My young son rode with me on an elevator from my 11th floor apartment down to the lobby. His sister was in the car with us, as was a woman — presumably another tenant of the building. As we four rode in silence, I glanced at my son; he was staring intently at the woman. I turned my eyes toward her, to see what he was looking at. After studying her face for a few seconds, I turned back to my son, who chose that moment to contort his own face into a miniature copy of the woman’s unconscious grimace.
I thought of that humorous moment of mimicry on one cool November morning when I saw a woman walking around a coffee shop, looking at the art on the walls. The edges of her mouth where pulled down into what I saw as a deep frown. She was dressed in a skirt, low heels and a fur-trimmed jacket with a muted plaid scarf as an accessory. She had placed her order at the counter of the coffee shop and was casually, though grimly, reviewing the layout of the shop. She chose a seat near a window, and still unsmiling, sat, arranging her briefcase and purse beside her. I watched as she glanced up at the young lady who brought her order, and suddenly, her face relaxed into a warmly welcoming smile, gratitude for the service. I was startled because I had made some negative assumptions about the woman, based on her mien.
A person’s face is sometimes called a “map,” a place where our travels through life have left an impression of the highways. A rough, reddened and weather-beaten face is often characterized as the result of outdoor labor or perhaps, the grinding toil of farming. We describe faces as open, or welcoming, and conversely, closed, or guarded, and our assumptions about a person are often based on what we see on the face. I worked with a woman whose outward demeanor was dramatically joyous; she came to work each day with a smile on her face, a gift she granted to everyone in the department with whom she interacted. One would be hard-pressed to find someone who had an unpleasant thought about her, or an unpleasant interaction, but I learned that she had overcome some spectacular miseries in her life, none of which had left an impression on her face.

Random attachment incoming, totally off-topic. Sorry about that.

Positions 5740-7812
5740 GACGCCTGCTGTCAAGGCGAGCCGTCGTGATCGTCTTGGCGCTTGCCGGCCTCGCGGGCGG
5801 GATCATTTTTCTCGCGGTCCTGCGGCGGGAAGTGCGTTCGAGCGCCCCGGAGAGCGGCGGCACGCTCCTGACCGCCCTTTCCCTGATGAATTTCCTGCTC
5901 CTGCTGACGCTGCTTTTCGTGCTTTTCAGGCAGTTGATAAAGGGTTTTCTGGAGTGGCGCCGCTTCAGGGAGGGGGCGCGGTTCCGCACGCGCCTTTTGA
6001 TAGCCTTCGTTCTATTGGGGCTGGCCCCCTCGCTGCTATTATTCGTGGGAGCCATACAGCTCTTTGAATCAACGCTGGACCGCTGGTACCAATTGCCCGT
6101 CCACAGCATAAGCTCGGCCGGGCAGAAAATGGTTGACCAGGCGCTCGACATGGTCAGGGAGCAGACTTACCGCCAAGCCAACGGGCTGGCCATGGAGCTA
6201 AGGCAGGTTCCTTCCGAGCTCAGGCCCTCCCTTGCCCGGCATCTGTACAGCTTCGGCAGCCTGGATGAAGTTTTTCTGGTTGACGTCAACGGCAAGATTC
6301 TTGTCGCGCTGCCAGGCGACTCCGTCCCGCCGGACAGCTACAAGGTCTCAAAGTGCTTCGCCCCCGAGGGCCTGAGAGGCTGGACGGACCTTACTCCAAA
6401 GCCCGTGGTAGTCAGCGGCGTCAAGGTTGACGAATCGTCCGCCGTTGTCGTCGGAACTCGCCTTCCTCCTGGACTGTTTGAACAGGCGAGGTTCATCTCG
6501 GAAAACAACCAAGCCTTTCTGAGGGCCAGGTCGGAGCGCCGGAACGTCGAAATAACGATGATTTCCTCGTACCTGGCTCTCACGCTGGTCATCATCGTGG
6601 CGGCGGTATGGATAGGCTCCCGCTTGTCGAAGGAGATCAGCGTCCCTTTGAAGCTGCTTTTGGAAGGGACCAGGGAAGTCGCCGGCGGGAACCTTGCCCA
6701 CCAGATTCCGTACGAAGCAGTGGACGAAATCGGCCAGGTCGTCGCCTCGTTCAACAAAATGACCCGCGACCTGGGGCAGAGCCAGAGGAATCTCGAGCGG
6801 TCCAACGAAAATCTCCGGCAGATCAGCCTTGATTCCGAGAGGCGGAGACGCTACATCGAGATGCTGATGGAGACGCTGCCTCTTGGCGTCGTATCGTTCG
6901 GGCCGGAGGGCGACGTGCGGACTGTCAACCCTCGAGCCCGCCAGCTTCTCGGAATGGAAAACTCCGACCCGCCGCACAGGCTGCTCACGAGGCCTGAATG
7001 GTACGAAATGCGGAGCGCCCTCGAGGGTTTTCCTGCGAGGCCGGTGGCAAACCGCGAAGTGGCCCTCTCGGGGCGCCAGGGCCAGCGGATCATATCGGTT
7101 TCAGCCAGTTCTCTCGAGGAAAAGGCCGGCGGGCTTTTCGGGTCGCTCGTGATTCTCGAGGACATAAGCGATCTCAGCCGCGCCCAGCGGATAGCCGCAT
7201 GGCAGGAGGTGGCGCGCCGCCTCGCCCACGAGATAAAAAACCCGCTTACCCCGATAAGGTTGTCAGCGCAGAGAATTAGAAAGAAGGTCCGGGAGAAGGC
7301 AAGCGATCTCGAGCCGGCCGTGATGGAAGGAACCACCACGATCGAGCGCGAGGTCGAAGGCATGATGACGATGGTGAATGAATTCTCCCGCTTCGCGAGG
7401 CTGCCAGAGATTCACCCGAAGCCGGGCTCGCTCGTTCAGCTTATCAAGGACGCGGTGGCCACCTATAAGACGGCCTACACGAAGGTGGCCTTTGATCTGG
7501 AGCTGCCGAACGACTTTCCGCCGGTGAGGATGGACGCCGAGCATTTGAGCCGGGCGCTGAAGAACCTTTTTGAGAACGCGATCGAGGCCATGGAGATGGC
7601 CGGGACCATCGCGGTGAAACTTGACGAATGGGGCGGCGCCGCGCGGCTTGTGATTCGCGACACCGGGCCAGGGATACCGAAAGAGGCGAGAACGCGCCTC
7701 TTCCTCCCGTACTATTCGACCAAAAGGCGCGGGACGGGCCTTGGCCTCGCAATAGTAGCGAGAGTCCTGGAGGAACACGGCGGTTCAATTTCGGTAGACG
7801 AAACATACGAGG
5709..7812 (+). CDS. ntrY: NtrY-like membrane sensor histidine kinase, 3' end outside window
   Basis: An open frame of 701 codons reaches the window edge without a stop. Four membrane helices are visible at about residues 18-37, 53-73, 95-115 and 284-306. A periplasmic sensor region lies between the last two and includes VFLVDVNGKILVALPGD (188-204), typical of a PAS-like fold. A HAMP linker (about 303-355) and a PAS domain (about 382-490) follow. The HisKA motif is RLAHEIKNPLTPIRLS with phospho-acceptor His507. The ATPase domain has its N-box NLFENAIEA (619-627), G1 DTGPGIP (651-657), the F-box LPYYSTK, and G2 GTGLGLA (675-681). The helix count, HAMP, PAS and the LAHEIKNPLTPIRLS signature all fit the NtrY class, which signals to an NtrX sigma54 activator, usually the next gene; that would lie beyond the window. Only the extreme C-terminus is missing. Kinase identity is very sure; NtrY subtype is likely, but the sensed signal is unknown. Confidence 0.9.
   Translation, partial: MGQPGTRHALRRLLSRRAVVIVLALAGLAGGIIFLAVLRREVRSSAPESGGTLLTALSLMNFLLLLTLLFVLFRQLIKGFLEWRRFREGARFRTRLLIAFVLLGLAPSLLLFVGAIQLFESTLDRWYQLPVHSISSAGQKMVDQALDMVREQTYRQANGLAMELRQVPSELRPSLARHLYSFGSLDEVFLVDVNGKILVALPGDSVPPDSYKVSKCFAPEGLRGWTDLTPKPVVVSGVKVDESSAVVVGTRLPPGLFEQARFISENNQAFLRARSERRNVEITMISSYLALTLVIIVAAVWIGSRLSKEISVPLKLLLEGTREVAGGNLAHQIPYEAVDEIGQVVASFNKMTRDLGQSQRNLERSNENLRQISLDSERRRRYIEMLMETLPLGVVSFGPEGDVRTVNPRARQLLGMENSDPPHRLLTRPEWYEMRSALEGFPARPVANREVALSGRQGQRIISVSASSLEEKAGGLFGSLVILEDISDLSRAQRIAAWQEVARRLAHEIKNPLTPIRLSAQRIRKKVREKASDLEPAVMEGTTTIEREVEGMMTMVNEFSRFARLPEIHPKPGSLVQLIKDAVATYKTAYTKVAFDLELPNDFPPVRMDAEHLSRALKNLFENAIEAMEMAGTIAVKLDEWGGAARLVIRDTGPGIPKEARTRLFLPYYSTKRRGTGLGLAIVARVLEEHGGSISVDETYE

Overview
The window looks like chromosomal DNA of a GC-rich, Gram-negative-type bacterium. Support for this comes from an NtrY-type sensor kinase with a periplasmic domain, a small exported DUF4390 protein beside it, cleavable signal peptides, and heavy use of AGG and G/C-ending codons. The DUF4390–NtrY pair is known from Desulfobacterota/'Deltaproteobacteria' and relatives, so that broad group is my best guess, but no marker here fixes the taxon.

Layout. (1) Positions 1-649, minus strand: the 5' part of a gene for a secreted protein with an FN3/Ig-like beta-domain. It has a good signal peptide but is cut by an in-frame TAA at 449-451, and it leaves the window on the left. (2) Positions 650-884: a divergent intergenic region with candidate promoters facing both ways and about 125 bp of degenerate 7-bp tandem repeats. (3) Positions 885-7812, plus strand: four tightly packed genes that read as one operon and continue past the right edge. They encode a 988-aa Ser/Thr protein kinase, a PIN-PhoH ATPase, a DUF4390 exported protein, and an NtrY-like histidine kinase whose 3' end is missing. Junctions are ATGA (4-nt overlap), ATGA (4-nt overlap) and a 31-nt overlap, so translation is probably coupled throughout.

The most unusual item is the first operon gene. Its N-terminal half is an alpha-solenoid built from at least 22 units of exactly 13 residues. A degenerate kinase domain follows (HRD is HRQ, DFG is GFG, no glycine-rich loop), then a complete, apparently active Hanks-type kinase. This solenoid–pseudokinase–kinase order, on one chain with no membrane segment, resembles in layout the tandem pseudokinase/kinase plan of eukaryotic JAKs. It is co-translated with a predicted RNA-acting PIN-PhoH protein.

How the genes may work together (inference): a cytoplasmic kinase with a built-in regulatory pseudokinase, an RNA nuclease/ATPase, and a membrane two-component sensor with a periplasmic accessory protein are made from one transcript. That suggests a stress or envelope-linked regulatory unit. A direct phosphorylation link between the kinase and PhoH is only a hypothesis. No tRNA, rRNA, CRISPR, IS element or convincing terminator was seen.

Our instinct to make judgements is primal, developed from our need to determine whether what we saw was food or danger, whether to eat or run. Our judgments are highly nuanced now; we decide a family’s welfare based on the condition of the children’s clothing, a person’s education based on her writing and a man’s sexuality based on the color of his tie. But we cannot know what challenges or triumphs have been suffered or celebrated by the stranger whose face we examine. The outward repose may not reflect the inner turmoil, nor the inner joy.
My 5-year-old son’s mimicking of a face was not mean-spirited; he found the contortions of the woman’s face fascinating, and aped them. Some among us are cautioning the rest of us to be wary of the stranger’s face, to fear some faces and to wall ourselves off from others. But to care is to open ourselves to harm, and to love is to lay bare our hearts to the greatest pain. I think we are better people when we refuse to fear, when we can be kind, be gracious and understanding, and show decency to that stranger, whose face may show pain, but have some hidden joy.
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